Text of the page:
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Thursday, May 27, 2010


My friend Ken and I recently spent some quality time in my "church", the Metolius River in Central Oregon. These annual Spring trips or renewal have become a wonderful ritual for us.

This year we spent several hours in conversation about what it is to have "character". People with noble intentions are found everywhere, but people with a strong character seem to stand out from the crowd. They just seem to know the secret for personal success. This secret indirectly draws the respect of others.

Although I don't think we have exhausted this topic of discussion between us I think Ken would agree that character goes beyond just good intentions. I think that what gives a person character is taking responsibility for their actions and their own happiness. This is especially true when their life is not exactly like it was planned. In short, they take responsibility for the outcomes of their life..both the good and well.. you know!

I also believe that character goes way beyond just taking responsibility for your life, however. It includes living ones truth. Not as doctrine, religion or principles but more from a place of understanding and trusting their instincts. These people are guided by a force that is intuitive and personal. Not infallible but uniquely them. A singular force that influences others to imagine their own "Character".

As we move through the life course we have many new choices to make. Can we choose to develop our character in new ways? Unencumbered by the reality of career and family care we are free, maybe for the first time, to be ourselves and explore what it means to become a "character". Our families, communities and the world need more people of character. Step out!!

Thursday, May 13, 2010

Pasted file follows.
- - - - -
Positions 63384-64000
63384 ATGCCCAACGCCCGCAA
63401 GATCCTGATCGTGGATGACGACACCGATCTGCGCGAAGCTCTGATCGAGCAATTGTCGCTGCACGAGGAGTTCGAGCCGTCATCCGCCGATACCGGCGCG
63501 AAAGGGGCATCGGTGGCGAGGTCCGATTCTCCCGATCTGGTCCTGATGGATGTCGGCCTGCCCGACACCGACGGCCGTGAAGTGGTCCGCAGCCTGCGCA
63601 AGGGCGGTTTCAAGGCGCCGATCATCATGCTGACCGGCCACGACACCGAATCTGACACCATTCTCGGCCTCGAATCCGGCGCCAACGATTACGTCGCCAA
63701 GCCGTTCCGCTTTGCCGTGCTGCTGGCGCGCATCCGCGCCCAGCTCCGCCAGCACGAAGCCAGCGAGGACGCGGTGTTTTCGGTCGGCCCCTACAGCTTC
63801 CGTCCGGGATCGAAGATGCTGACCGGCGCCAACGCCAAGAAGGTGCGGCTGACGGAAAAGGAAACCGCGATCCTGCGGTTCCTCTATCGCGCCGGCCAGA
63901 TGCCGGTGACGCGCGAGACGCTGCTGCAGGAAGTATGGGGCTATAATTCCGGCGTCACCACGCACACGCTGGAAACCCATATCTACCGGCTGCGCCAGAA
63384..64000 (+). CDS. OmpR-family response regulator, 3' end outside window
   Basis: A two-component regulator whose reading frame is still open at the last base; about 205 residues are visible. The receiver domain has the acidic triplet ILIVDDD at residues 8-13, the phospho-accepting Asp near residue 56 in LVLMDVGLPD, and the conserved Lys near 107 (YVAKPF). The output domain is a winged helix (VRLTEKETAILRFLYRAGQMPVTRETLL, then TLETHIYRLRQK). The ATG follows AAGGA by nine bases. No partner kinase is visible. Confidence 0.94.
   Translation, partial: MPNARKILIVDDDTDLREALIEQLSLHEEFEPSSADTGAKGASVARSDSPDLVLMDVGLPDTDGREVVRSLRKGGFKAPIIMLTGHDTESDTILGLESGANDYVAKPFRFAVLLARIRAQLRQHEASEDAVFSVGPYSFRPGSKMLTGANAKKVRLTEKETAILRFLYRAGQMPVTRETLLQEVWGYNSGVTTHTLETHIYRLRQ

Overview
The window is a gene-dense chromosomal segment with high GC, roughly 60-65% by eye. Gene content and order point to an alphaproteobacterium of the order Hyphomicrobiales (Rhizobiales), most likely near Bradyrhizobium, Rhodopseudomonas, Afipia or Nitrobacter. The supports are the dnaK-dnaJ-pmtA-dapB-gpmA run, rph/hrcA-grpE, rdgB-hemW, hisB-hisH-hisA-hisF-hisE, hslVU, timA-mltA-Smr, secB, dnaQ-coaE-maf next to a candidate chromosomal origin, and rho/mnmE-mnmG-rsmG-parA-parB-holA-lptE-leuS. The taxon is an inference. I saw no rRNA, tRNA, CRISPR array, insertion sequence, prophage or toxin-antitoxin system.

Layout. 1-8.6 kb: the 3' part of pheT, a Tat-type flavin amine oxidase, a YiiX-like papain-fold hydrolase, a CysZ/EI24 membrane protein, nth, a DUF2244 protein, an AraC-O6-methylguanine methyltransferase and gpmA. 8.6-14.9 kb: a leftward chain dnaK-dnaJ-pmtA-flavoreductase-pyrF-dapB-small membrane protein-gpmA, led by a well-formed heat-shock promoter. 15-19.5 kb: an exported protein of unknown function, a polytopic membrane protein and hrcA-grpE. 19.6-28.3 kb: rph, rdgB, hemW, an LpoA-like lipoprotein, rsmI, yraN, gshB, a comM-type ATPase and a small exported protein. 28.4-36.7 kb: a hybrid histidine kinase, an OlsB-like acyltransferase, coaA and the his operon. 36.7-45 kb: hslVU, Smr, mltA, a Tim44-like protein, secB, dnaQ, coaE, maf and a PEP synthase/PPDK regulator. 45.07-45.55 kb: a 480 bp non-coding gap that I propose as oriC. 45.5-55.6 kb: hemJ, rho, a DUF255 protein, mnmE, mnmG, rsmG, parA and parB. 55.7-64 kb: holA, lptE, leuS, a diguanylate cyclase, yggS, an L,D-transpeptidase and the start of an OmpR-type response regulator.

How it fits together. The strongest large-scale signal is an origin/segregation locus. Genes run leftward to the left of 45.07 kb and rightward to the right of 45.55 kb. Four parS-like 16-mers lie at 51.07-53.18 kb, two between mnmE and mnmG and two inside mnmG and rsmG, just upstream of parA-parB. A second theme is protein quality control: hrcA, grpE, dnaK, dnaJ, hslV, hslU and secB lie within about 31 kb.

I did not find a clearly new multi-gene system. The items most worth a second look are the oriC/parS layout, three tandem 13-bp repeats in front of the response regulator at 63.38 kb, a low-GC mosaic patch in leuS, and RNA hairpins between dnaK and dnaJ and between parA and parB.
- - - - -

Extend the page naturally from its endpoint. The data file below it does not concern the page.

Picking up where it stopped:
Of Witches and Goblins

Lately, I've been reading stories. Fairy tales, mostly, as I prepare for a summer course I am facilitating.

Did you know that older men and women appear in almost every fairy tale, but they are usually minor characters. They are usually cast as the wicked or the evil or as the unbelievable good. Rarely do fairy tales cast the older person as a realistic main character.

Fairy tales make life a little easier by offering a vision of what life can be. I like fairy tales because they focus on ordinary people with fears, frailties and other human qualities that I can relate to because I share them. I believe this is what makes them so enduring and accessible; they are about average people with similar aspirations and values.

But what about portraying the aging process in fairy tales? With advances in diet, public health, and medical practices we all can expect to live to an age never dreamed of by our grandparents. But what's the point of this gift of longevity? What is the meaning and purpose of living so long? Where are the stories and myths that will assist us on our journey to discover these things?

In a society centered on youth, the older person finds herself caught between the ominous cloud of "decline" and the striving for eternal youthfulness. How can you win in this struggle?

Elder tales might offer a dramatic alternative to this struggle, or at least some respite. They could portray a new image of maturity with a focus on transcendence, hope, generativity and self actualization instead of decline and decay. Allen Chinen in his book "In the Ever After: Fairy Tales In the Second Half of life" suggests that elders and therefore "elder tales" are paradoxical. They could entertain children with the magic, suspense and inspiration, as they also address the concerns of the mature adults who struggle with the physical, spiritual and psychological tasks of later life.

To this end I am collecting new and old elder tales to share with the world. Please share whatever you have and consider this site as a place for your stories and tales for the good of intentional agers everywhere. In fact, why not write a new one and post it here?

"Once upon a time ......."